Ralliers walking down 126th Street Monday night want relocation for the many auto body shops that call Willets Point home and affordable housing in the complex planned to replace them.
A contract signed between the city’s Economic Development Corporation and the Queens Development Group puts a proposed 1,920 units of affordable housing last on its to-do list.
Top of the queue would be a 1.4-million-square-foot mall, market-priced housing, shops and ramps off the Van Wyck Expressway.
Furthermore the contract takes the developer off the hook from building 875 units of affordable housing slated for the first, 23-acre phase of the redevelopment if the city doesn’t build the ramps by 2025 or if the developer pays a $35 million fine.
Activists with the Queens Housing Coalition, a conglomerate of many tenant organizations that led Tuesday’s rally and has pushed for affordable housing for years, say the developers have reneged on their promises.
The original deal, brokered by then-Councilman Hiram Monserrate, was a one-shot redevelopment of all 62 acres of Willets Point, which included nearly 2,000 units of affordable housing.
“It’s something that’s needed,” said Woodside on the Move Executive Director Adrian Bordoni, who marched with about 35 individuals. “In Long Island City and Astoria affordable housing is always a part of the discussion. We are thinking the same thing can happen here.”
The group held many colorful signs and chanted — “What do we want?” echoed by “Affordable housing” — as they made their way from the No. 7 Mets-Willets Point stop to the future construction site.
The day after the rally Borough President Helen Marshall approved the mall project, which if approved by the City Planning Commission and Council could be built on the parking lot south of Citi Field. As with Community Board 7, which also OK’d the development, Marshall asked for local hiring benchmarks and more input as the project plods forward.
The other parts of the plan were approved in 2008 and do not have to go back to the City Council, a detail many politicians and activists have decried.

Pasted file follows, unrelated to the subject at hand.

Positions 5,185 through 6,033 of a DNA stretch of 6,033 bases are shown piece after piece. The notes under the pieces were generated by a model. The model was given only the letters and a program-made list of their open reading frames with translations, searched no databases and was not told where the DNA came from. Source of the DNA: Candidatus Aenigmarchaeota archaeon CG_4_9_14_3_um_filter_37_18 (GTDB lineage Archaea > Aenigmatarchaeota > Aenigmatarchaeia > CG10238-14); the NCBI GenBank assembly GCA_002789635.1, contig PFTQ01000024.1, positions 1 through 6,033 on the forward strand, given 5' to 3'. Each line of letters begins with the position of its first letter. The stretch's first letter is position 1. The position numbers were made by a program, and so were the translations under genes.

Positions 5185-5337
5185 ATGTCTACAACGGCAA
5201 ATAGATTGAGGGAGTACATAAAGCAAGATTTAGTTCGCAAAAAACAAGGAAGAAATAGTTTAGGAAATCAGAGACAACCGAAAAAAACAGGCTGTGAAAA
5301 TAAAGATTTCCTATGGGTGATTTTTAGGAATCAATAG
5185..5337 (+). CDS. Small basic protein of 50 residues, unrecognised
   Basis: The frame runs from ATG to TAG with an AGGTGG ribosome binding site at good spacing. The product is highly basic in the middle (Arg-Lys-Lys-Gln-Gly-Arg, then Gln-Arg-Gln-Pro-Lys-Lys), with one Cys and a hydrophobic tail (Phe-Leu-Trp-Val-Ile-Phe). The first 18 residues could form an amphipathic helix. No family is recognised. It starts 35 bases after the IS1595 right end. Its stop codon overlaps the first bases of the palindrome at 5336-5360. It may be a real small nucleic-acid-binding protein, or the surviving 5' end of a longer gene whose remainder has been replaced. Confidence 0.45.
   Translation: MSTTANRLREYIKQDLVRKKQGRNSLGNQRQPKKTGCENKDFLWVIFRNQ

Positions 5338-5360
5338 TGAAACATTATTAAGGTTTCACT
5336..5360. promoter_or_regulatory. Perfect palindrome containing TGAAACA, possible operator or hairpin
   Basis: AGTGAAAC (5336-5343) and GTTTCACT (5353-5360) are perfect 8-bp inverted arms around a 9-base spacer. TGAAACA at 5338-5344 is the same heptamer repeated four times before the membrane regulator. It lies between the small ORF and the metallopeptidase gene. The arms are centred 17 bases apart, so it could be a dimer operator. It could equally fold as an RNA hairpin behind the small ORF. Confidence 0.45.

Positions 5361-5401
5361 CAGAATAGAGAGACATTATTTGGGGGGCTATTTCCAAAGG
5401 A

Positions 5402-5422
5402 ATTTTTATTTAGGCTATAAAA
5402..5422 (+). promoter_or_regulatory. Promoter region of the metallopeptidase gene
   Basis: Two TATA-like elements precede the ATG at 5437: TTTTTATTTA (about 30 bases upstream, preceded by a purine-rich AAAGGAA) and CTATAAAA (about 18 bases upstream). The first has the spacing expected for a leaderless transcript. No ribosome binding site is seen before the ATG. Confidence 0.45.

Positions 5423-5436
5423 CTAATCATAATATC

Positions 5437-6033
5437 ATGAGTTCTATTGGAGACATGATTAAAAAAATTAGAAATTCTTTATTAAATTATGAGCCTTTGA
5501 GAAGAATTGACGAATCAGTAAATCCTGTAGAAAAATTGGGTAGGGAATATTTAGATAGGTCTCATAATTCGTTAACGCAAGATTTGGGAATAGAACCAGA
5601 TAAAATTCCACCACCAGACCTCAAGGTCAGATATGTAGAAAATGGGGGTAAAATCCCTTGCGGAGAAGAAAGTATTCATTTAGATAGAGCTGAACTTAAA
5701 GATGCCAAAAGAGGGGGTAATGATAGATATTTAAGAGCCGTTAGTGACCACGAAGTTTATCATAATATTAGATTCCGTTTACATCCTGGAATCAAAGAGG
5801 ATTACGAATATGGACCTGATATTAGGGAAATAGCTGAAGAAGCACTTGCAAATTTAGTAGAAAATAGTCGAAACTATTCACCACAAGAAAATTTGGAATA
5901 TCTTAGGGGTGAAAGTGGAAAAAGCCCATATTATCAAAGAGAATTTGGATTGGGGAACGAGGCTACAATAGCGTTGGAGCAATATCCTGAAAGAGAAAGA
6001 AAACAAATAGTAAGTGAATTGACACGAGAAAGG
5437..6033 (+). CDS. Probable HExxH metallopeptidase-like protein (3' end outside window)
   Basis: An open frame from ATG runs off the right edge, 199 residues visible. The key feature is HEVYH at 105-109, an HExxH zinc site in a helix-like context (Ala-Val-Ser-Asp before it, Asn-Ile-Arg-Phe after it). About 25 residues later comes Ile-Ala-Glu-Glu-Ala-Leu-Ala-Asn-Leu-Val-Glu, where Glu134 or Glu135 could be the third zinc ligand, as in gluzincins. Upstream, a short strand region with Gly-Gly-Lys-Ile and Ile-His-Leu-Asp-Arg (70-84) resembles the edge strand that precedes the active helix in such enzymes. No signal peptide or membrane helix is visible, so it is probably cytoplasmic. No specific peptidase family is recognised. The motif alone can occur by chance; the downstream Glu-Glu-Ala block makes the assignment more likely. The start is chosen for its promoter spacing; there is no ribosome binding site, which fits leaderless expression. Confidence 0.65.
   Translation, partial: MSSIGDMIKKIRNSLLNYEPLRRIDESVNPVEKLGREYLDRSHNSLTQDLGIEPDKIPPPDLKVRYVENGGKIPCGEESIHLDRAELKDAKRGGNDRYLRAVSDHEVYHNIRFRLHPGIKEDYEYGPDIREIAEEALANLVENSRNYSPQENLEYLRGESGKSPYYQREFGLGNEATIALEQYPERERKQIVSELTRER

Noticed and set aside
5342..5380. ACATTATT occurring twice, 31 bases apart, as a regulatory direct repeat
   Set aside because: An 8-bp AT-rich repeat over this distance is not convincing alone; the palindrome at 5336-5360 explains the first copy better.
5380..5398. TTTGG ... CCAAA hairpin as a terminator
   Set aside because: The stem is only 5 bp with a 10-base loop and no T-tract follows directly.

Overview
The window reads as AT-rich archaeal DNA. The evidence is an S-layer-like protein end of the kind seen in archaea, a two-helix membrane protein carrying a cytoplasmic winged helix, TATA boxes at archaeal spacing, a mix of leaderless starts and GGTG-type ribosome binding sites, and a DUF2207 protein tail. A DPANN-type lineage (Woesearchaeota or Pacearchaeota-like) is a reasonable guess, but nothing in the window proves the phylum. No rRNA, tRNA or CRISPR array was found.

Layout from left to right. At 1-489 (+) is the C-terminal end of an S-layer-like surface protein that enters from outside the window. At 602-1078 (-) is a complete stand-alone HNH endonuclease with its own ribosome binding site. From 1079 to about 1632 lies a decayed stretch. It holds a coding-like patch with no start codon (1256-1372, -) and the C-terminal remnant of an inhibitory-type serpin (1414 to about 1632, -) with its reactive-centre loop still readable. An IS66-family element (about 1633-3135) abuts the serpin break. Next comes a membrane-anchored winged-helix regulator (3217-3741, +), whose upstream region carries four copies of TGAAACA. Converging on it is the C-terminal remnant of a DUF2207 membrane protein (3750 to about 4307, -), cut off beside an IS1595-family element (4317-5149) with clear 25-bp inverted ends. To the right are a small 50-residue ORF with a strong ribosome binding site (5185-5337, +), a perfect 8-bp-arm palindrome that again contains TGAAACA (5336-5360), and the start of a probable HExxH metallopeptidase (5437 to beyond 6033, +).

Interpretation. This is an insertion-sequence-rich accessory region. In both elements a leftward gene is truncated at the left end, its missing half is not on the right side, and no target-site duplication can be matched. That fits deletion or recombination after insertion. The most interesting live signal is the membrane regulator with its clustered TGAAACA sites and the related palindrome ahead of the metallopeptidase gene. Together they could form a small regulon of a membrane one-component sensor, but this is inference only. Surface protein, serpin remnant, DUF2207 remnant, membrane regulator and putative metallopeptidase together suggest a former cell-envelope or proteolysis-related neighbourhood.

Young Sook Na has lived in Flushing for 15 years and sees more and more people packing into apartments while rent continues to rise.
“Building a mall gets me really mad,” Na said. “We need more affordable housing. They can’t suddenly change that.”
“It was promised,” Woodside resident Ana Rivera said. “We are still hoping they remember the people.”
A half dozen auto body shop owners marched with the group holding signs saying “Relocation not eviction.”
The city for years has been threatening to move them for the project, but many owners say no one has told them about a concrete plan for where they would go.
Jamie Satti, owner of Discount Mufflers for 10 years, watched the rally from his storefront.
“They want housing, but where will we go?” Satti said.
An employee from the Department of Housing Preservation and Development told Satti on the phone the day before he had one month to move.
“This is serious,” he said.
“We don’t have support,” Satti said. “There’s no one in front of us and no one behind us.”
“The workers are struggling,” Queens Housing Coalition coordinator Ivan Contreras said. “They don’t know what is happening.”
State Sen. Jose Peralta (D-East Elmhurst), Councilman and Land Use Chairman Leroy Comrie (D-St. Albans) and Councilwoman Julissa Ferreras (D-Corona) showed up at Willets Point to support the ralliers.
Sorry, there are no recent results for popular commented articles.